YP Letters: Rail line shows benefits of public ownership

The East Coast main line has been run byh both private and public operators in recent times.
The East Coast main line has been run byh both private and public operators in recent times.
0
Have your say

From: John G Davies, Alma Terrace, East Morton, Keighley.

YOUR correspondent Arthur Quarmby presents a “false history” of nationalisation by suggesting that the “post-war Labour government nationalised everything within sight”, which “held back Britain’s recovery for 10 years”.

Firstly, contrary to his opinion, the post-war period saw a sustained period of economic growth and near full employment until the late 1970s, bringing rising real incomes, which in turn led to higher tax revenues and falling national debt to GDP ratios.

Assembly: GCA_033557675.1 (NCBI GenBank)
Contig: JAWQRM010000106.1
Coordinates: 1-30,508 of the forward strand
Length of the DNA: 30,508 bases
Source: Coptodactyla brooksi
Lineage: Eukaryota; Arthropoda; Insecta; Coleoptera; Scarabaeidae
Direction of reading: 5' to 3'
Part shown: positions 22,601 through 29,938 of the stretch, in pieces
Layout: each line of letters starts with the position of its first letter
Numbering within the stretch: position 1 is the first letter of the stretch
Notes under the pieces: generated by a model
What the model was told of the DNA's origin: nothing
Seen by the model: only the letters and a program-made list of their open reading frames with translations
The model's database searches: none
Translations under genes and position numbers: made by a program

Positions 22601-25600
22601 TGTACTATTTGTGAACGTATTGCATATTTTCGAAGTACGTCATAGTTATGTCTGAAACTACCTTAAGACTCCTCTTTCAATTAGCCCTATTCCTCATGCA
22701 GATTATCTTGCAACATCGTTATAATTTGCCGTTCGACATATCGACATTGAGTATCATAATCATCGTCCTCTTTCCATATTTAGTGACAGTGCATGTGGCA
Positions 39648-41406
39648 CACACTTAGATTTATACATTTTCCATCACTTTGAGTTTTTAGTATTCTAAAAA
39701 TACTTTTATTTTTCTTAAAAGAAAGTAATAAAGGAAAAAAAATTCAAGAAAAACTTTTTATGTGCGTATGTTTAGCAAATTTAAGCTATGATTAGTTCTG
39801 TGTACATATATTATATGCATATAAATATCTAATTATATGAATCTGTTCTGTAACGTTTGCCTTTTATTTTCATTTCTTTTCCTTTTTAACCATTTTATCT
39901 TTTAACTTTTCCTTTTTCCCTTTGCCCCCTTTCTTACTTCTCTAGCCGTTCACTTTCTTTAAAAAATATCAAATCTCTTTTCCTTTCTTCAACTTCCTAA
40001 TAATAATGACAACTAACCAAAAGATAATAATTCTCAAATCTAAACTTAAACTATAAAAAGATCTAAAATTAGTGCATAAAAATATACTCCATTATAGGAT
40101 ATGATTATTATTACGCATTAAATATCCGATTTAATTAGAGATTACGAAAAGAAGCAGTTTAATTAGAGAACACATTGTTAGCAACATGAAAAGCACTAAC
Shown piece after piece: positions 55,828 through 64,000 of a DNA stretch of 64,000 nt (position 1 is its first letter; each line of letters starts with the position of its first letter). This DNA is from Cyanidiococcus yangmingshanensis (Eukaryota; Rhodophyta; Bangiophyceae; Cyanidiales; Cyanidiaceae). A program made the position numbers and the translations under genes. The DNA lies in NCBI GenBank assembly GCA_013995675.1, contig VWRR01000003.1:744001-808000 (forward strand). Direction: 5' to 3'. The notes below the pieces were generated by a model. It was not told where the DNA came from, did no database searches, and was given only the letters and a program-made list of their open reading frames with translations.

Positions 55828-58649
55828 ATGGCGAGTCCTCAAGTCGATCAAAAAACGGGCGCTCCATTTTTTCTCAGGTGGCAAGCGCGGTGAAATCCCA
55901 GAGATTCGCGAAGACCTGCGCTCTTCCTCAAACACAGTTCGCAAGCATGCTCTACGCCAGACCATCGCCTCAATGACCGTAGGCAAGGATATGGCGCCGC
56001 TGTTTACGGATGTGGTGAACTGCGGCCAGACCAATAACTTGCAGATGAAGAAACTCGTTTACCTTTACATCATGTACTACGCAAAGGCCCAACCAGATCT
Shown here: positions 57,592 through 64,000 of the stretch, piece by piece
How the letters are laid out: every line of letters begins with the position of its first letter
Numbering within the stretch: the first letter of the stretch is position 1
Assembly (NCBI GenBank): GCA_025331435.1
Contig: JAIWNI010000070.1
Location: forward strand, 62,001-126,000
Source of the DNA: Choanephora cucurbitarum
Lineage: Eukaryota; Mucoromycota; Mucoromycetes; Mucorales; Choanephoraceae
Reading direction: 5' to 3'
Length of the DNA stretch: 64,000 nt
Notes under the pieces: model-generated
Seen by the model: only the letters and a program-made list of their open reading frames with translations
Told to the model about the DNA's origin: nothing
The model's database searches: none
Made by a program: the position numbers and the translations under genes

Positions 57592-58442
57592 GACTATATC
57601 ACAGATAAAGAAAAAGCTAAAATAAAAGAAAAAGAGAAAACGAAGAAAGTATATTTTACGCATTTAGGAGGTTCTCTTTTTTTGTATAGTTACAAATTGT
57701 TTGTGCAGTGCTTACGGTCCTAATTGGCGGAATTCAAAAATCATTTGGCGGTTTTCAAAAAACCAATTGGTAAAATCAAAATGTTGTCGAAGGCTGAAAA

Across Europe weak, but essential industries, such as railways, steel and power were nationalised.

The result of this is that the “inefficient nationalised industries” of France, Germany and Holland now run large parts of our “privatised” power and transport systems.

The ideological arguments regarding nationalisation v privatisation tend to ignore the weaknesses of their own system. The East Coast Main Line has shown that public ownership is not inimical to efficient management, whilst the history of railways is replete with examples of the inefficiency of competition.

Bradford still doesn’t have a through line to London because of competing companies.